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Ofcom Advertising complaints bulletin  July 

Misleading
DFS Advertising PWLC
Issue A viewer complained that DFS advertising was misleading for continually advertising its sales with “Ends Sunday ” only to be followed the next week with advertising which said the sale had been extended. An advertisement for DFS’s Double Discount sale claimed the sale ended  January. DFS decided to extend this sale until  January. An advertisement was broadcast between  and  January which explained that the sale had been extended and said “It’s the last few days for double the discount at DFS.” The following week, advertisements were broadcast which explained again that the sale had been extended and that it ended that Sunday. Ofcom asked why the first advertisement said “it’s the last few days” when, depending on when it would have been seen, there were between  and  days left of the sale. DFS also had a Single Discount sale, which was to end  February. An advertisement was broadcast between  and  January and said “It’s the last few days to save in the sale at DFS.” The following week advertisements were broadcast which explained it was the last chance to save in the sale as it ended that Sunday. Again, Ofcom asked why the first advertisement said it’s the last few days to save in the sale when, depending on when it was seen, there were between  and  days left. DFS said that Double Discount products featured as an integral part of its over-all winter sale which started on  December . It said that viewers who saw the first commercial (for either the Double Discount or Single Discount sale) would understand two things. First, the sale had been extended and second, the offer was in its last few days. It regarded  days as a comparatively short time-span during the life of the winter sale. And, in the context of the length of the sale as a whole, it felt the final  days were the ‘last few days’ and that the public would understand this. It also said that the follow-up commercials made it quite clear when the end date of the sale was. The BACC agreed with the advertiser’s response and said it felt that the term last few days would be understood by most viewers.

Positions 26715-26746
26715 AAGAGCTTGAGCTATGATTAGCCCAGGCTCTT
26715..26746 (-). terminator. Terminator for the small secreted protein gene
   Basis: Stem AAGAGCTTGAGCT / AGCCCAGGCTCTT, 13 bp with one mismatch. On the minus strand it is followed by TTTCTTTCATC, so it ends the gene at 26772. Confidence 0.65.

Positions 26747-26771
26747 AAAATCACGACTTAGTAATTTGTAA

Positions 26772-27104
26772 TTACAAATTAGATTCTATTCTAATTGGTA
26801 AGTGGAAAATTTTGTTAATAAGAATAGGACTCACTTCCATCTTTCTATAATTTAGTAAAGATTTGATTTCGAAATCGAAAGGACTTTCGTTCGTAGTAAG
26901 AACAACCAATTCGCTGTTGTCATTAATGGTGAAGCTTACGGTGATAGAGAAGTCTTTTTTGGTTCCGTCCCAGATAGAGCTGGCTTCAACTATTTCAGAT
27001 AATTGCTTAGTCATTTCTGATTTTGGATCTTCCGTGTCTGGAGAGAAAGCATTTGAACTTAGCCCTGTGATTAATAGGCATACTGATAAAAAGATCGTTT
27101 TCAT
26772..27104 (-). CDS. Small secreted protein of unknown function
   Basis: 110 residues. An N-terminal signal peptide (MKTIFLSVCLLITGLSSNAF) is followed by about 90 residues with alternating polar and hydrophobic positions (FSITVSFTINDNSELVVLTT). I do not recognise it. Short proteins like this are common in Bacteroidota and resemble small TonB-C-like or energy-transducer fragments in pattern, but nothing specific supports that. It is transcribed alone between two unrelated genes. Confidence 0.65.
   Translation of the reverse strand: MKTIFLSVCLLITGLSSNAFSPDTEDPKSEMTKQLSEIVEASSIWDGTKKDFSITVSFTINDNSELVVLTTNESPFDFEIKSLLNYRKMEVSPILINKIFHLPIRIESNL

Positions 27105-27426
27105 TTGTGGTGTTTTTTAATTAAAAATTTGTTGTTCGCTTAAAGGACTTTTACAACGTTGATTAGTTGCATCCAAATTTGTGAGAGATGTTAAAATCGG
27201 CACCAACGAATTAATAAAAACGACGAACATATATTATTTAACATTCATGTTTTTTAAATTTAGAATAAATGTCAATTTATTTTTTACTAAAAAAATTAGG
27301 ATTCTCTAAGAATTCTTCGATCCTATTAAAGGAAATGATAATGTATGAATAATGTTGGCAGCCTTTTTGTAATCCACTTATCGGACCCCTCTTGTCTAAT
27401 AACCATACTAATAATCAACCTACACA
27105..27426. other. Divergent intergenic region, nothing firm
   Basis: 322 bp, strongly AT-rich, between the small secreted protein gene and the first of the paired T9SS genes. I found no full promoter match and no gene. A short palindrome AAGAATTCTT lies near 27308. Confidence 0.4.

Response

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Ofcom Advertising complaints bulletin  July 

Decision

We felt that viewers would interpret the phrase “the last few days” as meaning less than a week when in fact it denoted, in this advertisement, a longer period. This was misleading and gave viewers the impression that the sales ended sooner than they actually did, which could have influenced their purchasing decisions. We also do not accept that the understanding of “few” in the phrase “last few days” of a sale would or should be dependent on how long the sale as a whole, lasted. This would, in any event, be dependent on viewers having seen previous advertisements for the sale (which could not be guaranteed). Nevertheless, we accept that neither Ofcom nor its predecessor had been asked to investigate this issue, in this context, before. Accordingly, we acknowledge that the advertiser had a certain expectation based on its previous unchallenged custom and practice of what was acceptable. Guidance: However, we require that future advertising which includes the term ‘few days’ in any form, may only do so if it refers to a period of less than a week. Similarly, care should be taken when using the term ‘few’ in whatever reference so as not to give the impression of a smaller number than is actually meant.

Conclusion

No further action but guidance given.